Trademark registration doubles in Cayman

| 27/08/2018

CNS Local Life(CNS Local Life): There has been a surge in local registrations for company brands following the passing of a new Trade Marks Law, which is part of the modernised legal framework for intellectual property (IP) in the Cayman Islands. According to the Cayman Islands Intellectual Property Office (CIIPO), applications have doubled over the past year.

Candace Westby, Head of Intellectual Property for CIIPO, said that under the previous law, they received an average of 300 applications for trade marks registration per year. But since the commencement of the new Trade Marks Law in August 2017 they have received 621 applications.

“CIIPO’s registration of trade marks, then, provides a key barometer for Cayman’s IP growth,” she said.

According to Deputy Registrar of Intellectual Property Donnell Dixon, government recognised a need for a new IP regime more than 15 years ago and after reviewing the former framework, charted a path in 2009 to modernise IP, including trade marks, design rights, copyright and patents.

“Once word got out years ago that government intended to revamp Cayman’s IP regime, industry stakeholders expressed interest in using the jurisdiction as their IP hub,” Dixon said. “We had great input on legislative changes from private sector representatives as well.”

In addition to the Trade Marks Law, last August government enacted legislation to facilitate the extension of design rights to Cayman. In 2016 government updated Cayman’s copyright law to widen the scope of creative media that are locally protected, and made minor adjustments to the patents law to give it its own distinction as a form of IP.

The full suite of IP laws now in force has resulted in additional legal expertise on island that assists companies and individuals to better protect their IP creations locally.

CIIPO’s two key roles are registering IP and providing information to the local and global public about IP protection in Cayman. Westby explained that as part of the modernisation, copyrights do not require local registration, and design rights that previously had no protection in the Cayman Islands can now be registered by extension in Cayman.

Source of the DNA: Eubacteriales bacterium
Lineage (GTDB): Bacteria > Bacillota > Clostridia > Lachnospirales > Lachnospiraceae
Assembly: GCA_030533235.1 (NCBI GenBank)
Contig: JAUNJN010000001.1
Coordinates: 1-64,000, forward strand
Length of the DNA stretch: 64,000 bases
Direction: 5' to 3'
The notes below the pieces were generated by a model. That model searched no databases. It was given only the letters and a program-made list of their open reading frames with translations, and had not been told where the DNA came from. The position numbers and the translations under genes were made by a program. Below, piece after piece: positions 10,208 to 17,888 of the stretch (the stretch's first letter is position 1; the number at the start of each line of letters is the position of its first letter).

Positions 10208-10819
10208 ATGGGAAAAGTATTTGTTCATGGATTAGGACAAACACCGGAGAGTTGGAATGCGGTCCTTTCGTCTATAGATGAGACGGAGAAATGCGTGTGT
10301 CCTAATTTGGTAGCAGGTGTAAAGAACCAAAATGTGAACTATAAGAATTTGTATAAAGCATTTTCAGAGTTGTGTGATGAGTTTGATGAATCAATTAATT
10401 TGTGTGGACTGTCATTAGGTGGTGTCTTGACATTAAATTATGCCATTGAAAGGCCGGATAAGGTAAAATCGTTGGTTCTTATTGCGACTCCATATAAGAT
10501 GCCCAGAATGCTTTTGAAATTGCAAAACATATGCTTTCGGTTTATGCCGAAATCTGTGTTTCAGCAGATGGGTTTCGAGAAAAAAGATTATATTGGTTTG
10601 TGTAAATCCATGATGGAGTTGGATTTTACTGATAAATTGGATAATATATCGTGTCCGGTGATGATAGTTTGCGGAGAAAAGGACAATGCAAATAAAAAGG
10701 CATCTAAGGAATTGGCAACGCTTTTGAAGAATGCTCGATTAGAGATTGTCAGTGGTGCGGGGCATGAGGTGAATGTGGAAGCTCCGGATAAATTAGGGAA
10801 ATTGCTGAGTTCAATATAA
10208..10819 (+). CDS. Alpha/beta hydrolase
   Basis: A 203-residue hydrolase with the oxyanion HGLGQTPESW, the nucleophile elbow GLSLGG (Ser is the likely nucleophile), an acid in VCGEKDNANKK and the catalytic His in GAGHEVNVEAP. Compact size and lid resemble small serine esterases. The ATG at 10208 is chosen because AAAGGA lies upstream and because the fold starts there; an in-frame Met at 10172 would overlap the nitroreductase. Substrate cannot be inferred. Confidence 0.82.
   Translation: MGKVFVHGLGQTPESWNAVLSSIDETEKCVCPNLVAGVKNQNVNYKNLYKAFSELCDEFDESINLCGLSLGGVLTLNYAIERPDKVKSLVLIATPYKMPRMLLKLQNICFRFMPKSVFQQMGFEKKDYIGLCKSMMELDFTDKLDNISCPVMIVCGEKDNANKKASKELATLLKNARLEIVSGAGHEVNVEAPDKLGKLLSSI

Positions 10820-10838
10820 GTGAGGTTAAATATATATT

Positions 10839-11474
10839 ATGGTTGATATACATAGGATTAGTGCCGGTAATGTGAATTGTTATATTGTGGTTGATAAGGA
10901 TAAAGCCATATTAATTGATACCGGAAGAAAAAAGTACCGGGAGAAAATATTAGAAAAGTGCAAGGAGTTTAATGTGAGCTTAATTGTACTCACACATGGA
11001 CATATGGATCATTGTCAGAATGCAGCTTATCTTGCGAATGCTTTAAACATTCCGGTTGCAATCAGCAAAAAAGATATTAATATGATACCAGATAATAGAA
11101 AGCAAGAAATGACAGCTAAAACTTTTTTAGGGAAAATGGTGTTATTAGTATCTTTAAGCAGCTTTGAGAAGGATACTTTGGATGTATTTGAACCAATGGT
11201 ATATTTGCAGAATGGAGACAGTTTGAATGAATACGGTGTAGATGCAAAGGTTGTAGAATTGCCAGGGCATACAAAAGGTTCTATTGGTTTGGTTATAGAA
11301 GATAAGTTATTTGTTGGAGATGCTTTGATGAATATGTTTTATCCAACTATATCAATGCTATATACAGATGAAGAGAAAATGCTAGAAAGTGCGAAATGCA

Over the past year CIIPO has been building public awareness about Cayman’s new IP regime through efforts such as information sessions with members of the Sister Islands and numerous media appearances. Within government, it has conducted training for the Department of Commerce and Investment, and Customs.

CIIPO’s own staff has also attended training through the UK’s IP Office in Wales and the International Trademark Association’s annual and leadership meetings.

Going forward, government will continue to attract IP business by continuing to strengthen its legal framework, a government press release stated.

Westby said that before 2017, people were not able to protect “the unique physical appearance of an item, or part of it, at all in Cayman. Then last August, the new Design Rights Law passed to allow for protection by way of extension.”

She added, “We’re currently drafting design rights legislation that would allow for direct registration in the future and eliminate the need for the extension system.”

For more information on IP in Cayman, visit the CIIPO website or email

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Category: Local Business

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